Valgeir Sigurðsson - Draumalandið
Valgeir Sigurðsson has made his name as an exponent of musical subtlety. As an engineer and producer, he's often focused on the intimate, the miniature. On his solo debut Ekvílibríum, his songwriting and composition tended towards the muted or the oblique. His best-known work is punctuated with question marks and ellipses, and not so many exclamation points.
But this is only one side of his musical capabilites. Draumalandið (“Dreamland”), a documentary about the exploitation of Iceland's natural resources, tells a story about huge things—the fortunes of a whole nation; the destruction of vast landscapes; and the global economic forces, greater still than any nation, that fuel it all—and for his soundtrack to the film, Valgeir has brought out a heavier set of tools. His entire roster of Bedroom Community labelmates contributes in some way to the creation of the score: classical composers Nico Muhly and Daníel Bjarnason, industrial wizard Ben Frost, and American folksinger Sam Amidon, along with a host of others, and the small orchestra assembled for the record swells from moments of expansive beauty into massive, surging symphonic force. Its harmonies are anxious, pulsing, driven.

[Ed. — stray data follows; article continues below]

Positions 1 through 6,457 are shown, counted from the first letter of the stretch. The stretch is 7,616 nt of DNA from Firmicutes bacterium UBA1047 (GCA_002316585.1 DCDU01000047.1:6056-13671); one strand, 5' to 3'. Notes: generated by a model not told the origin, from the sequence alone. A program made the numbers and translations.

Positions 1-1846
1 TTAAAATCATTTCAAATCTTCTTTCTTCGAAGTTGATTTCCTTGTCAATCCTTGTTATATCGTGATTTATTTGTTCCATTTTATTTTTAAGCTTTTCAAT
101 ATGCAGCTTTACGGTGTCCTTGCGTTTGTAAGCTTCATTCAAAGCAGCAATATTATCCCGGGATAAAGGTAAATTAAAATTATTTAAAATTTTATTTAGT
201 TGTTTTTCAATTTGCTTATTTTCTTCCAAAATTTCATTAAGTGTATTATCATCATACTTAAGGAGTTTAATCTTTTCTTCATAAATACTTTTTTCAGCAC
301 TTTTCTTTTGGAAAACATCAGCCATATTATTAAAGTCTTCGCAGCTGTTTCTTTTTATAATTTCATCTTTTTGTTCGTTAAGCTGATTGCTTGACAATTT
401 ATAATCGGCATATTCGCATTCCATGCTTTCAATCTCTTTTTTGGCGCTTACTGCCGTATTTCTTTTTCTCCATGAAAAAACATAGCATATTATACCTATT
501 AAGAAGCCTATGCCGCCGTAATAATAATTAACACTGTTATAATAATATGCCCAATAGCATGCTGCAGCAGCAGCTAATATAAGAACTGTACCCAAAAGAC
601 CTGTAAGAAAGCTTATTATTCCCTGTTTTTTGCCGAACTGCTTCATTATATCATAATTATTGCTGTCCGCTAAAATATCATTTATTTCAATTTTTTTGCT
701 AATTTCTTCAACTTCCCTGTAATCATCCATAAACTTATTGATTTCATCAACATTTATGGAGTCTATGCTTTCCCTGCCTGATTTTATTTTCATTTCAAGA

Valgeir's score makes fierce and direct statements of sorrow and indignation, but it also expresses, with a kind of hushed awe, the beauty of landscapes on the brink of devastation, and the seductive shimmer of the illusions that imperil them. Tender, fragmented melodies rise out of uncanny musical textures. Heard as an accompaniment to the film, the Draumalandið score can disappear into the images and the narrative. Listened to on its own, it rewards close attention: for the subtle interconnections between the movements, for their cumulative emotional force, and simply as a series of meticulously scored and recorded musical moments, urgent meditations on the natural sublime.
Released on February 22, 2010